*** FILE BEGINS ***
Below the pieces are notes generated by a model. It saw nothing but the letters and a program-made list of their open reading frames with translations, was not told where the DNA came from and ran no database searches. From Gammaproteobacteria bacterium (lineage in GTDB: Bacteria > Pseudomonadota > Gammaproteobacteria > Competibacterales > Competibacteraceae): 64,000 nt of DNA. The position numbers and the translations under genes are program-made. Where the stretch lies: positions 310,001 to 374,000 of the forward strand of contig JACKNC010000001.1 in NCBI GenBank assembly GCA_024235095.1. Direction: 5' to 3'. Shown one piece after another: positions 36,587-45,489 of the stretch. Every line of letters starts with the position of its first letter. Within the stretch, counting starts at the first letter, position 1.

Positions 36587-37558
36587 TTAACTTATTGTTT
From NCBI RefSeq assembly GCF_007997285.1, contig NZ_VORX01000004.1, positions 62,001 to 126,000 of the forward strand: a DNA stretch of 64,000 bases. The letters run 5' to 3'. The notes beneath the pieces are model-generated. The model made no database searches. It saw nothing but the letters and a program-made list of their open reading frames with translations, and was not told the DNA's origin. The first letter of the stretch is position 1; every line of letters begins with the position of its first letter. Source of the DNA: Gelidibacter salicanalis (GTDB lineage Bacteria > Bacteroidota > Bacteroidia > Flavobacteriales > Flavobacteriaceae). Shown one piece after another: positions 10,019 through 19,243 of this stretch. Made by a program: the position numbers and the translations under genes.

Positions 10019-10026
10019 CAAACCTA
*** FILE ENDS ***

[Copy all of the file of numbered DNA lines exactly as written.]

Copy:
Below the pieces are notes generated by a model. It saw nothing but the letters and a program-made list of their open reading frames with translations, was not told where the DNA came from and ran no database searches. From Gammaproteobacteria bacterium (lineage in GTDB: Bacteria > Pseudomonadota > Gammaproteobacteria > Competibacterales > Competibacteraceae): 64,000 nt of DNA. The position numbers and the translations under genes are program-made. Where the stretch lies: positions 310,001 to 374,000 of the forward strand of contig JACKNC010000001.1 in NCBI GenBank assembly GCA_024235095.1. Direction: 5' to 3'. Shown one piece after another: positions 36,587-45,489 of the stretch. Every line of letters starts with the position of its first letter. Within the stretch, counting starts at the first letter, position 1.

Positions 36587-37558
36587 TTAACTTATTGTTT
From NCBI RefSeq assembly GCF_007997285.1, contig NZ_VORX01000004.1, positions 62,001 to 126,000 of the forward strand: a DNA stretch of 64,000 bases. The letters run 5' to 3'. The notes beneath the pieces are model-generated. The model made no database searches. It saw nothing but the letters and a program-made list of their open reading frames with translations, and was not told the DNA's origin. The first letter of the stretch is position 1; every line of letters begins with the position of its first letter. Source of the DNA: Gelidibacter salicanalis (GTDB lineage Bacteria > Bacteroidota > Bacteroidia > Flavobacteriales > Flavobacteriaceae). Shown one piece after another: positions 10,019 through 19,243 of this stretch. Made by a program: the position numbers and the translations under genes.

Positions 10019-10026
10019 CAAACCTA